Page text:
The Securities and Exchange Commission reported its first enforcement action earlier this month against a company that inserted restrictive language in an employee confidentiality agreement to impede the whistleblower reporting process. In this action, the SEC charged that engineering firm KBR, Inc. violated whistleblower protection rule 21F-17 under the Dodd-Frank Act. (Click here for Order).
The SEC uncovered certain employees who were subject to the internal investigation process were required to sign confidentiality agreements. Among other things, the agreements included language that required the employee to first discuss what they were going to say to the SEC with in-house counsel and that violation of the confidentiality agreement could result in termination of employment.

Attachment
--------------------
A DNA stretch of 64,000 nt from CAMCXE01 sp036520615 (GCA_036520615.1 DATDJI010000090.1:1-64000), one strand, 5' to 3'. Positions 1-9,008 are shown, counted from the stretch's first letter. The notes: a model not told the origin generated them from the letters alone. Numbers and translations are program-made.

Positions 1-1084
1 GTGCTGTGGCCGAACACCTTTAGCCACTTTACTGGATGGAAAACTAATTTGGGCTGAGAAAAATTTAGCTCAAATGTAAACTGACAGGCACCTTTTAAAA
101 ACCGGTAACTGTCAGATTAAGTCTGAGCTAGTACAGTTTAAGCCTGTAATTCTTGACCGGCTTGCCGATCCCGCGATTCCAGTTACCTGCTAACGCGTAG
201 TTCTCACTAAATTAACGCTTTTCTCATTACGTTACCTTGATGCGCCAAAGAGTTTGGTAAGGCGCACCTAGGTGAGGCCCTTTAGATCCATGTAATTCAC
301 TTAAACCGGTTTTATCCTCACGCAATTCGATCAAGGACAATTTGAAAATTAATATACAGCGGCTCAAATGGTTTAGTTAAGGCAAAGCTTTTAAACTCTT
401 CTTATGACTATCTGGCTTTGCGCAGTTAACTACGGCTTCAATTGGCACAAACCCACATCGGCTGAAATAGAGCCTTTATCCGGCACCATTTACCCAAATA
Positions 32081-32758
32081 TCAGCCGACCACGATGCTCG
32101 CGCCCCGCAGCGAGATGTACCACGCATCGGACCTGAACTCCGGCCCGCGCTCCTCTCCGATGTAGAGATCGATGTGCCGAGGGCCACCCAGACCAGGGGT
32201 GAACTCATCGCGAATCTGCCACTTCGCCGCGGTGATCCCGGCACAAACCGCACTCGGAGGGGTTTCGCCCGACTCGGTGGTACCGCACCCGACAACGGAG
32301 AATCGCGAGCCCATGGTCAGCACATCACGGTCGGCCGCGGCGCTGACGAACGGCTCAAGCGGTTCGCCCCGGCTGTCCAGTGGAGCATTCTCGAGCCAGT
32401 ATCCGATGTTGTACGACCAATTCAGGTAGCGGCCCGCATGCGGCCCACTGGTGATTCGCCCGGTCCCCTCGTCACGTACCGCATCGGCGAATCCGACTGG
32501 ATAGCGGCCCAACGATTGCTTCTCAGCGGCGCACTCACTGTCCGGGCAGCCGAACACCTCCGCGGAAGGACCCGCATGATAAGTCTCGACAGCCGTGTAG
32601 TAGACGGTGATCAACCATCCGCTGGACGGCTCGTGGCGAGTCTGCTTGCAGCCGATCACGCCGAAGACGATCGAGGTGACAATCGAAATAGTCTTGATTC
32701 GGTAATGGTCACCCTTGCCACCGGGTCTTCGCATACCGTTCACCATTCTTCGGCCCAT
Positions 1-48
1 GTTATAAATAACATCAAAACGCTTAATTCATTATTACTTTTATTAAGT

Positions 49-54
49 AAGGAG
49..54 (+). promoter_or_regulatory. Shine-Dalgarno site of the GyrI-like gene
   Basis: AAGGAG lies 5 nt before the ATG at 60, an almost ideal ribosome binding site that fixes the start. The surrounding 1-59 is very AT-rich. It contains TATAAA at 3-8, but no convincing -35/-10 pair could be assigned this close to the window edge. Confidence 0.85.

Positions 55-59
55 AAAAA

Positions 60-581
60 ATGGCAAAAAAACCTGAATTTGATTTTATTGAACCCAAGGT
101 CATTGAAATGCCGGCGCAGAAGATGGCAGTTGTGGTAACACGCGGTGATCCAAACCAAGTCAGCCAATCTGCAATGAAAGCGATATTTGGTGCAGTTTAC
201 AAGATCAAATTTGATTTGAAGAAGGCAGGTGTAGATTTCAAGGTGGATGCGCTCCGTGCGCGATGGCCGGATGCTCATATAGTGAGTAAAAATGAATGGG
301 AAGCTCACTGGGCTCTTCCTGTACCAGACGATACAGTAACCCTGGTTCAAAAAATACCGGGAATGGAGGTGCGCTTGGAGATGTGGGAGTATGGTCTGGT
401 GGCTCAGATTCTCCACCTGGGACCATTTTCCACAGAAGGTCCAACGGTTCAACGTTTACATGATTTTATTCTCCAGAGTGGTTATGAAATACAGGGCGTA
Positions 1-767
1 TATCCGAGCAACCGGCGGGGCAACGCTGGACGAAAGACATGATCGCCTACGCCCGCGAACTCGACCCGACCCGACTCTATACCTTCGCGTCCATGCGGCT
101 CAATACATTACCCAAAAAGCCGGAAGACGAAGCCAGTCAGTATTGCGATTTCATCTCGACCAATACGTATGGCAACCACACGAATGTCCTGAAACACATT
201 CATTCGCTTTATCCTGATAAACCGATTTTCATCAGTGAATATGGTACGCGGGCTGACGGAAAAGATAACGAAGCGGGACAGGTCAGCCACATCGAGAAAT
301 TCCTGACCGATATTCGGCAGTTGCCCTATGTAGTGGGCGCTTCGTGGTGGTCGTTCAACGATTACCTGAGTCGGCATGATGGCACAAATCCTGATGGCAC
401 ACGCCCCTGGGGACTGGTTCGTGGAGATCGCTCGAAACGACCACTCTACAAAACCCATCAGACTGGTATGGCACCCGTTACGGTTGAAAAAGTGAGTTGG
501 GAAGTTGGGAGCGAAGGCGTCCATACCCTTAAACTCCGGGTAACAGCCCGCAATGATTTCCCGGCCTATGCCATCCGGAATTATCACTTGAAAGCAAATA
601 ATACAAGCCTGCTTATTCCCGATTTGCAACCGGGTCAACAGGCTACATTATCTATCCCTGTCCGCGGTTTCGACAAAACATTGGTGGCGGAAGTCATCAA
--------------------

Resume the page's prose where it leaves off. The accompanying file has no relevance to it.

As a result of this agreement, the SEC imposed a relatively modest fine of only $130,000. The Director of Enforcement for the SEC stated that, “By requiring its employees and former employees to sign confidentiality agreements imposing pre-notification requirements before contacting the SEC, KBR potentially discouraged employees from reporting securities violations to us. SEC rules prohibit employers from taking measures through confidentiality, employment, severance, or other type of agreements that may silence potential whistleblowers before they can reach out to the SEC. We will vigorously enforce this provision.”
The take away here is that once again you must review your employee handbooks, employment agreements and other similar historical company agreements to make sure you do not otherwise run afoul of the anti-retaliation provisions of the Dodd Frank Act. Please feel free to contact Douglas Leavitt at Danziger Shapiro and Leavitt for insight into this and other litigation issues that may affect business.
This entry is presented for informational purposes only and is not intended to constitute legal advice